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# Using the definition of convergence, how do you prove that the sequence  $\lim \dfrac{{n + 2}}{{{n^2} - 3}} = 0$ converges from $n = 1$ to infinity?

Last updated date: 12th Jul 2024
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Hint: We will first define the convergence of sequences. The convergence of sequence is when a value of a function keeps on decreasing and reaches a constant value or zero at infinity. Say a function gives value of $2$ at $x = 1$ and value of $1$ at $x = 1000$ and then gives value of $0$ at infinity it is said to be convergent .Thus we will first find the limit of the given function at infinity and if it is zero or a constant then this function will be a convergent function. Since we have to prove we already know that it is a convergent function.

$\mathop {\lim }\limits_{n \to \infty } \dfrac{{n + 2}}{{{n^2} - 3}}$
We will now divide and multiply by ${n^2}$
$\mathop {\lim }\limits_{n \to \infty } \dfrac{{n + 2}}{{{n^2} - 3}} = \mathop {\lim }\limits_{n \to \infty } \dfrac{{{n^2}\dfrac{{n + 2}}{{{n^2}}}}}{{{n^2}\dfrac{{{n^2} - 3}}{{{n^2}}}}}$
$\mathop {\lim }\limits_{n \to \infty } \dfrac{{{n^2}\dfrac{{n + 2}}{{{n^2}}}}}{{{n^2}\dfrac{{{n^2} - 3}}{{{n^2}}}}} = \mathop {\lim }\limits_{n \to \infty } \dfrac{{\dfrac{1}{n} + \dfrac{2}{{{n^2}}}}}{{1 - \dfrac{3}{{{n^2}}}}}$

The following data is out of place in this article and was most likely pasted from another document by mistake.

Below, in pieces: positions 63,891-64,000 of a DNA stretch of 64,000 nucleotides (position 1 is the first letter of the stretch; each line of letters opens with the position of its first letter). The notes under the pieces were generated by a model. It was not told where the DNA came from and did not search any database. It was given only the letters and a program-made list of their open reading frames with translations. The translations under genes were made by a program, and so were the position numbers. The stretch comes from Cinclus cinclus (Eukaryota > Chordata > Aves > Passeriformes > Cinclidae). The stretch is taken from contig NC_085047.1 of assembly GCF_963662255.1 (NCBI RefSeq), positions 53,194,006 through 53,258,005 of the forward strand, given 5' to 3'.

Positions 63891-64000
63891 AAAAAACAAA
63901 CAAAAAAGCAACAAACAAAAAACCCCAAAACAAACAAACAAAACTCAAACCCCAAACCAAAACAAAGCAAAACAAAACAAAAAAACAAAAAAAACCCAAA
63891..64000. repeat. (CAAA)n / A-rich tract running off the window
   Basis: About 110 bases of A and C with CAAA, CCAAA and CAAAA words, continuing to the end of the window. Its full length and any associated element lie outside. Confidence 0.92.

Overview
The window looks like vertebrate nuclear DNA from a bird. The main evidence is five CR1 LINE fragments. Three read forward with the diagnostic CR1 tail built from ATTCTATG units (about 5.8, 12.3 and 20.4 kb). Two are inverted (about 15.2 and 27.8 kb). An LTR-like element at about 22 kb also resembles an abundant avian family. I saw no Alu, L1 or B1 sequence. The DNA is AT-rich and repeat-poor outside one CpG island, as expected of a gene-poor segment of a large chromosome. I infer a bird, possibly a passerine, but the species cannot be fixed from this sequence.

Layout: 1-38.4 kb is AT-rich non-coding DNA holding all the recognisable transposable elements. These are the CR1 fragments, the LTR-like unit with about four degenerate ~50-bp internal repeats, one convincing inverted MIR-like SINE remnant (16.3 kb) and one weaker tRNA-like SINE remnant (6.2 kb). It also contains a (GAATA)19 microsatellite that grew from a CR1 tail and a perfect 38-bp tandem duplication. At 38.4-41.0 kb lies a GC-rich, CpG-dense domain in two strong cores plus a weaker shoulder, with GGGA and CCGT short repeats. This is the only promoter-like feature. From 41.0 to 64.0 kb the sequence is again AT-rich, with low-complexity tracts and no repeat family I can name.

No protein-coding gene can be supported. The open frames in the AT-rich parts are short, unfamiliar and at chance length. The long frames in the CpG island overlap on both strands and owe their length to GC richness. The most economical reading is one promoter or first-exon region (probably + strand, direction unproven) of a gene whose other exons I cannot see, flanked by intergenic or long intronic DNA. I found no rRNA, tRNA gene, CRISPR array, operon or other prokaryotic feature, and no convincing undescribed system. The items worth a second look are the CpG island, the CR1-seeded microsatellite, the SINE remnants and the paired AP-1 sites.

$\dfrac{{\mathop {\lim }\limits_{n \to \infty } \dfrac{2}{{{n^2}}} + 1\dfrac{1}{{\mathop {\lim }\limits_{n \to \infty } n}}}}{{\mathop {\lim }\limits_{n \to \infty } \left( {1 - \dfrac{3}{{{n^2}}}} \right)}} = \dfrac{{\mathop {\lim }\limits_{n \to \infty } \dfrac{2}{{{n^2}}} + \left( 0 \right)}}{{\mathop {\lim }\limits_{n \to \infty } \left( {1 - \dfrac{3}{{{n^2}}}} \right)}}$
The term $\mathop {\lim }\limits_{n \to \infty } \dfrac{2}{{{n^2}}}$
Note: The opposite property of a convergent function is the divergent function. In these types of functions instead of decreasing as the $x$ approaches infinity the function gives exceedingly large value. The limit of such a function on infinity will be infinity i.e. they grow without bounds.